Six surprisingly scrumptious study foods

FoodBenefitsWhere to find it on campus

Coffee
Coffee is a great early morning energy-booster or late-night caffeine fix. The coffee bean is filled with rich antioxidants, amino acids, vitamins and minerals. Coffee has also been proven to help prevent mental diseases. To fully reap the benefits of coffee, it’s best to have it in its strongest form, like in espresso. It’s important to realize that although coffee does provide your brain with fuel, it’s only helpful with short-term memory performance. Coffee is best in moderation, as too much can alter your sleeping schedule, which is even more important in maintaining your
energy levels.
Common Ground, Tim Hortons, The Tea Room

Chocolate
Or more specifically, cacao beans. Minimally processed cacao beans are filled with antioxidants, flavinoids, catechins and other brain-enhancing elements. While it may be hard to find pure cacao beans on campus, a tasty alternative would be indulging in a brownie from Common Ground, where they have their brownies delivered from local bakeries which are less likely to have overly-processed cacao beans in their chocolate. Dark chocolate is also highly recommended as it contains more cacao and less sugar than milk chocolate.
Common Ground

Tea
Peppermint and green tea are especially beneficial. The scent of peppermint improves concentration, which is always useful when studying. Peppermint tea is also said to have healing properties for the common cold, nausea, headaches and other common illnesses and is naturally caffeine-free. Many claim green tea has long-term health benefits and it also contains a small amount of caffeine for a small energy boost.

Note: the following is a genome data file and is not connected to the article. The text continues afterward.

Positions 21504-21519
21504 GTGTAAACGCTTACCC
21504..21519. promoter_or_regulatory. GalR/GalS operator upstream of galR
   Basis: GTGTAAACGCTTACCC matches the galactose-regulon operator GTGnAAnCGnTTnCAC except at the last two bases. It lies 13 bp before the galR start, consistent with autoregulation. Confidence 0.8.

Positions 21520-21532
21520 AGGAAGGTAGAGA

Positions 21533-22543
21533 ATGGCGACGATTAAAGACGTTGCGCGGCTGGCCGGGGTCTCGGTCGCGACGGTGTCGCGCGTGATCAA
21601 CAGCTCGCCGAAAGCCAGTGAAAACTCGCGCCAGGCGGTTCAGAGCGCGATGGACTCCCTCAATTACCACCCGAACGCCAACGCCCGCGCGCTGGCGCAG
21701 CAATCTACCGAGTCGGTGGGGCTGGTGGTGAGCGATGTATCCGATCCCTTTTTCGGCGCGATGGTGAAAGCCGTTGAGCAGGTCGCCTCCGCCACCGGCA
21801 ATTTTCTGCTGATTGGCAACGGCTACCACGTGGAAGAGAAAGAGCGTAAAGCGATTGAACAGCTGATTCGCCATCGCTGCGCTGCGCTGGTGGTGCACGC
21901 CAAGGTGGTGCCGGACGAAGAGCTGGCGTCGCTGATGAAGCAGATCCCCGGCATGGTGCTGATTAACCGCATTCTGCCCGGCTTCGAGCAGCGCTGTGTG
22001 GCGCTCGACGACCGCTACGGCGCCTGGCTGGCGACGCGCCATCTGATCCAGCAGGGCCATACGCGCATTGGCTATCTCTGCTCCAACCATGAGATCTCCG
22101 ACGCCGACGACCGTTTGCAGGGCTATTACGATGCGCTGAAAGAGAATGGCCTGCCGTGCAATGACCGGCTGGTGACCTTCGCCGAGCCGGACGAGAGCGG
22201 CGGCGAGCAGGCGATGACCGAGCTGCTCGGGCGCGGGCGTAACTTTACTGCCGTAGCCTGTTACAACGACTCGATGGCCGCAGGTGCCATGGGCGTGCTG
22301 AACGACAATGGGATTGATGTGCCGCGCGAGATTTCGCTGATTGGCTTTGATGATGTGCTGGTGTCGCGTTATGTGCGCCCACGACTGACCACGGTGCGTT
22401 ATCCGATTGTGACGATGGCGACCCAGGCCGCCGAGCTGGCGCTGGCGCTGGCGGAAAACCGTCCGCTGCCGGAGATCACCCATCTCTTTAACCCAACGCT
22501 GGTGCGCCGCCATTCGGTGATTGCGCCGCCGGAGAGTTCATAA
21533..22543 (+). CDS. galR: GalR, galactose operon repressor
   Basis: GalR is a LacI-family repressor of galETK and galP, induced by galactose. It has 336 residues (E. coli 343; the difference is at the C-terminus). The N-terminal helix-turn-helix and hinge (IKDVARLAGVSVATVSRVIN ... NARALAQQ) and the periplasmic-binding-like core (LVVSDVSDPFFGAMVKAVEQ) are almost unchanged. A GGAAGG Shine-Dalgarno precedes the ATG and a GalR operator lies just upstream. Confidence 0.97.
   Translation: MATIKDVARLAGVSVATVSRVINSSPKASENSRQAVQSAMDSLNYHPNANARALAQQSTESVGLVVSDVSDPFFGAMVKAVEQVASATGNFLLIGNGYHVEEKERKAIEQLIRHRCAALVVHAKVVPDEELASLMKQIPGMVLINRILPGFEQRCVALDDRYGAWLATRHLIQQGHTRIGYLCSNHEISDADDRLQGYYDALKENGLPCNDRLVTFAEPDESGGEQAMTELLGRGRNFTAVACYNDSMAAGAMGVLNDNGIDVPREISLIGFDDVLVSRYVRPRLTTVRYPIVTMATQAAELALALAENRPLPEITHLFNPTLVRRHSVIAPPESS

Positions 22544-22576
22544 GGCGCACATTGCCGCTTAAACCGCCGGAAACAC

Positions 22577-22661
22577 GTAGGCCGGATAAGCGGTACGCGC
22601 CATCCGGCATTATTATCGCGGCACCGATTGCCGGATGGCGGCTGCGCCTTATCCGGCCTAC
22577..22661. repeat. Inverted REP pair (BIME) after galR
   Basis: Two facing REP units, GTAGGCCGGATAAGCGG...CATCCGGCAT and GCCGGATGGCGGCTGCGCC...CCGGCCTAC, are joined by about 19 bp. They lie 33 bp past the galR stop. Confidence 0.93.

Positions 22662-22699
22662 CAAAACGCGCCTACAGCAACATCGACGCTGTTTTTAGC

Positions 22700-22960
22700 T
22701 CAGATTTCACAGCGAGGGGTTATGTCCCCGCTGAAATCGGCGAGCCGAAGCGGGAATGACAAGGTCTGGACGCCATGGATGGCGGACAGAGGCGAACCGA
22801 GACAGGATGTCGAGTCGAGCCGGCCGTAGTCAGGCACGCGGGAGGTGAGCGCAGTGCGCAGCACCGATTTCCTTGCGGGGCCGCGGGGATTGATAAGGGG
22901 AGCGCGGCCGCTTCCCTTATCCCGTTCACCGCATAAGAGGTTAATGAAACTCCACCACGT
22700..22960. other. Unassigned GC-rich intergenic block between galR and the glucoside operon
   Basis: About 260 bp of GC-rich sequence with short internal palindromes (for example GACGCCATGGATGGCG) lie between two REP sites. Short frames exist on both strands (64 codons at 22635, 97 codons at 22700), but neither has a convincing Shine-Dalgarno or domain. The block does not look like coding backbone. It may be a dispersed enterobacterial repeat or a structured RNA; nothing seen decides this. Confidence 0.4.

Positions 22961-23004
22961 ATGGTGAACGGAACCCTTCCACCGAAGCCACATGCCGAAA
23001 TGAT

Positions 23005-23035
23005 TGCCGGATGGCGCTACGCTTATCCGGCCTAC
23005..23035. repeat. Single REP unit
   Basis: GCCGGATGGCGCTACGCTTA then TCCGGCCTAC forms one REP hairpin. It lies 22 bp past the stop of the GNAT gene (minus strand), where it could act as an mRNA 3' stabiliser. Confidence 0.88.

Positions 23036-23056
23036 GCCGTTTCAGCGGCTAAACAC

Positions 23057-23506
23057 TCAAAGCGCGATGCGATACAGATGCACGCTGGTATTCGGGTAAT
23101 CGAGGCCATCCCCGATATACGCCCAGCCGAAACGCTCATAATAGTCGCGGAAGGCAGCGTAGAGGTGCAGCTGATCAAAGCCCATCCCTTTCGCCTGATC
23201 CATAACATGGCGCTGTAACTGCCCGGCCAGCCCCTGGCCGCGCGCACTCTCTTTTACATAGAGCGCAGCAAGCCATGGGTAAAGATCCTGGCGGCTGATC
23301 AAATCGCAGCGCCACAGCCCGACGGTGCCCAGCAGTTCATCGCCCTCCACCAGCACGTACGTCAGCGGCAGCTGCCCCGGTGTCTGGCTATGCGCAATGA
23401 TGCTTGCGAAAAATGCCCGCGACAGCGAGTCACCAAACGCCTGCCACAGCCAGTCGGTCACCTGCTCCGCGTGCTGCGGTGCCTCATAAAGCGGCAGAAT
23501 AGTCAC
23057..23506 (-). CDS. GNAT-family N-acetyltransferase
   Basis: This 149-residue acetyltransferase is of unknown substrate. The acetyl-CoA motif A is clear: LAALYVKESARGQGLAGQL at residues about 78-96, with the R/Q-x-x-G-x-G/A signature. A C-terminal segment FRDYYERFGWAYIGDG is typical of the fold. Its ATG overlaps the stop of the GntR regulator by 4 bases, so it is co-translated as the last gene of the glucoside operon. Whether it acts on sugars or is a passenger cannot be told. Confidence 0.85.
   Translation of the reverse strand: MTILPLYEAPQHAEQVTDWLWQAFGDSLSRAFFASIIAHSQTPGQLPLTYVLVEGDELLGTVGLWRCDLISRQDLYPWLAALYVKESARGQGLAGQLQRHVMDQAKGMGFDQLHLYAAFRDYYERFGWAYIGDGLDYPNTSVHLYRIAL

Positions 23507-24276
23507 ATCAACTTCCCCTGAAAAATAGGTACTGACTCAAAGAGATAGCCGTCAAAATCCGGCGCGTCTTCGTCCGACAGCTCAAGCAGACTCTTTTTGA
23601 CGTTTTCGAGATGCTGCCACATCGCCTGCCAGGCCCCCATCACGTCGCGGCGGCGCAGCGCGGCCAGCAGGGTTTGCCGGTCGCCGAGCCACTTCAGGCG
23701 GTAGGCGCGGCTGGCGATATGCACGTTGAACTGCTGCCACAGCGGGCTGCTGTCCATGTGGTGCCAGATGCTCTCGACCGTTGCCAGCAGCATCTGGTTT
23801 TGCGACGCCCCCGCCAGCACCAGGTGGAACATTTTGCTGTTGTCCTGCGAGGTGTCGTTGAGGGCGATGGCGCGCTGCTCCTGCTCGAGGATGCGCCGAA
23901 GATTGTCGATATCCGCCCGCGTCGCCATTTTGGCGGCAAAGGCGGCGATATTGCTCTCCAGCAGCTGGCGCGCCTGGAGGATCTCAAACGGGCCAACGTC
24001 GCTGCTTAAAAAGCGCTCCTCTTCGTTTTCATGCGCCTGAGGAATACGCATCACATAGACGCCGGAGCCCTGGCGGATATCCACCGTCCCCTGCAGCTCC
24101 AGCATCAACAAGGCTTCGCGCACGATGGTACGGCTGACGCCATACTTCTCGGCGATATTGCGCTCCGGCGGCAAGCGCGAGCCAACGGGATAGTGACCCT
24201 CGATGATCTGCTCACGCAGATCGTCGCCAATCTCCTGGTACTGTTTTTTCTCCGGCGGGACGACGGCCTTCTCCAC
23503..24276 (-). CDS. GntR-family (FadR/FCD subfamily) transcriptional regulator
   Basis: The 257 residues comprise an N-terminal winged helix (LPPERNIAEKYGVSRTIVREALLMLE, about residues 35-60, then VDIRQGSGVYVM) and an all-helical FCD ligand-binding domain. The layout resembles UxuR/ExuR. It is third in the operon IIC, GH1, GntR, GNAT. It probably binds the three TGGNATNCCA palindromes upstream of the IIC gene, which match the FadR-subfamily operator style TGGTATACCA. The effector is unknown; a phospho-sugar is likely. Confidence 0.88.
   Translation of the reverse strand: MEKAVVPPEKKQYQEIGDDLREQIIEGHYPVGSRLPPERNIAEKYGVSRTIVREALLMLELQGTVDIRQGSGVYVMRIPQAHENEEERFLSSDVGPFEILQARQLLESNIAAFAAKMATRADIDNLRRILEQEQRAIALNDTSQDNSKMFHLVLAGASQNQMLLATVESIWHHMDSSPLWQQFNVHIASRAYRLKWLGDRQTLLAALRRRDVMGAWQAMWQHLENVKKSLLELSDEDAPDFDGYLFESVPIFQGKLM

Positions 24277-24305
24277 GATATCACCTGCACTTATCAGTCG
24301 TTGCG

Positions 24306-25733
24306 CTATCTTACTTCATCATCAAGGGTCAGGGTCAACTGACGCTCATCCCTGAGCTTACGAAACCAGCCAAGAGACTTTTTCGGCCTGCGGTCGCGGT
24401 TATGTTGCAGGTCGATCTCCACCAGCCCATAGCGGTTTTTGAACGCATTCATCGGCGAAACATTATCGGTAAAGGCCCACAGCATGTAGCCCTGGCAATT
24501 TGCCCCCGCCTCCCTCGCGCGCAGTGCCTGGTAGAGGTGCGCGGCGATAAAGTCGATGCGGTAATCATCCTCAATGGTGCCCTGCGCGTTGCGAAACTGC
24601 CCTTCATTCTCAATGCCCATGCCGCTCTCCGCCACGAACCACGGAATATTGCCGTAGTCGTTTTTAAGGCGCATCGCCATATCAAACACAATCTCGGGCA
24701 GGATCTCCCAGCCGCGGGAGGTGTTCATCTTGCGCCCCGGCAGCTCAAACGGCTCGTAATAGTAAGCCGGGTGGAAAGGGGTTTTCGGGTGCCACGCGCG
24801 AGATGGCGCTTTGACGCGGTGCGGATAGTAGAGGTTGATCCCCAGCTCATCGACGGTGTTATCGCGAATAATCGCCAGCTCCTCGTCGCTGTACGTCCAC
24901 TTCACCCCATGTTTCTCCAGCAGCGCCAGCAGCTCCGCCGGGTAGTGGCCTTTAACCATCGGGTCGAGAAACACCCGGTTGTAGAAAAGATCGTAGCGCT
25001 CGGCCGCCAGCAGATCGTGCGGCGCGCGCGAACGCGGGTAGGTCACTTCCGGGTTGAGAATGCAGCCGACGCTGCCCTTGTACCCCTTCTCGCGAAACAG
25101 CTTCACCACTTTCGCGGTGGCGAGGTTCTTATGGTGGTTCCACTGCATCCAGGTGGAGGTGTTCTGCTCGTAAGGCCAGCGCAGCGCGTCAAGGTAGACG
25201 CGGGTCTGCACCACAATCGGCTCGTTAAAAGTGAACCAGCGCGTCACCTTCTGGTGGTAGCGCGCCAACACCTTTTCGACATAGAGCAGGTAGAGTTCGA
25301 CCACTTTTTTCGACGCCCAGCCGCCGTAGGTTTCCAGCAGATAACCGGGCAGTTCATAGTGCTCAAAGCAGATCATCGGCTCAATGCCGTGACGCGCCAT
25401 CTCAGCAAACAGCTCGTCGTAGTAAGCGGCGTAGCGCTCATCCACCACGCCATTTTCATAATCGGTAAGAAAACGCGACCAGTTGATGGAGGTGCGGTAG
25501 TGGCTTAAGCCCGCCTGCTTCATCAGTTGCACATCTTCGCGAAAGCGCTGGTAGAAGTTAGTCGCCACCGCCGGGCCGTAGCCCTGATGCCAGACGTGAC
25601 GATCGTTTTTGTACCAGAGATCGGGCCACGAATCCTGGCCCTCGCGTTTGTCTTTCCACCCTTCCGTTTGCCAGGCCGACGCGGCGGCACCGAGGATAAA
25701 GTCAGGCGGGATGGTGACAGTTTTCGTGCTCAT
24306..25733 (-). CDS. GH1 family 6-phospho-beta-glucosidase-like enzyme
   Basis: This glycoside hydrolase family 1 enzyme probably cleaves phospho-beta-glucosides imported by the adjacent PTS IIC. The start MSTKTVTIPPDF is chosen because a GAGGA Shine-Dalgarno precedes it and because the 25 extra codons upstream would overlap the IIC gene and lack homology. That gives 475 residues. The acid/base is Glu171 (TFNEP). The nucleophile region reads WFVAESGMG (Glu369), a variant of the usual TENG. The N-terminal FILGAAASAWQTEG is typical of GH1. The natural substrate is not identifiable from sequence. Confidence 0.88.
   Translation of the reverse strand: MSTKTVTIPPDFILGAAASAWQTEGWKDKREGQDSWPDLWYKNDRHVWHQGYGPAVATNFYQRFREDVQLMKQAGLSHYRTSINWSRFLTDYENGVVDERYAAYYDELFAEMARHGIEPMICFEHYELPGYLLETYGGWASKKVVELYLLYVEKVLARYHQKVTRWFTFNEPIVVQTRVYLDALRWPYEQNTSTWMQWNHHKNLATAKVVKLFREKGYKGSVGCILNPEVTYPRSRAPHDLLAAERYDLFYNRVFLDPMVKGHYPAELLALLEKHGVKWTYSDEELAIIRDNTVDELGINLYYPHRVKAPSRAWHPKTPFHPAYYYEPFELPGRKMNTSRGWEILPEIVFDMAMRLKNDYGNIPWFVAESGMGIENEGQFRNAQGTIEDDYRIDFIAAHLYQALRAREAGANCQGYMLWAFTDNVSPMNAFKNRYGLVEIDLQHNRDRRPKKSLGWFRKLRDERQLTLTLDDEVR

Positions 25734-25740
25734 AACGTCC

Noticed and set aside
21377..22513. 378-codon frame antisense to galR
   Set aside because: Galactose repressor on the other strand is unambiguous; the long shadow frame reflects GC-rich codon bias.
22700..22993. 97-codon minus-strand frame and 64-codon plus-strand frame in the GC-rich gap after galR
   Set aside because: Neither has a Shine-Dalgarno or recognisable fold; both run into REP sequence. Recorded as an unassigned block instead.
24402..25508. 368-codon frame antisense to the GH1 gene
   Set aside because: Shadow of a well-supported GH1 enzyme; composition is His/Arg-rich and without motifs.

Common Ground, the Tea Room

Yogurt
Yogurt is a great source of lysine, which helps calm nerves. In addition to being a delicious de-stresser during exam period or the night before a major paper is due, yogurt is also an important source of calcium, protein and B vitamin. Look for the words “live” or “active” on the yogurt packaging, which means the bacteria (and therefore the yogurt’s healthy properties) hasn’t been killed to increase shelf-life.

Mackintosh-Corry, the Lazy Scholar

Berries
Berries make a simple and delicious late-night snack option. Strawberries in particular are rich in Vitamin C, which helps ward off illness. They’re also relatively low in calories. Blueberries, cranberries, loganberries, currants, gooseberries, lingonberries and bilberries have similar nutritional benefits, and blueberries are also rich in antioxidants, which help to prevent damage to the brain. Fresh or frozen berries are highly preferable to unripe berries.
Booster Juice, Common Ground, The Tea Room

Soy milk
Soya contains isoflavones, natural plant oestrogens, which are said to improve verbal and non-verbal memory. Soy milk contains the same amount of protein as cow’s milk, with less saturated fat and no cholesterol, and can easily be used in coffee, tea or cereal for first-timers who are unsure about replacing cow’s milk entirely.
Common Ground

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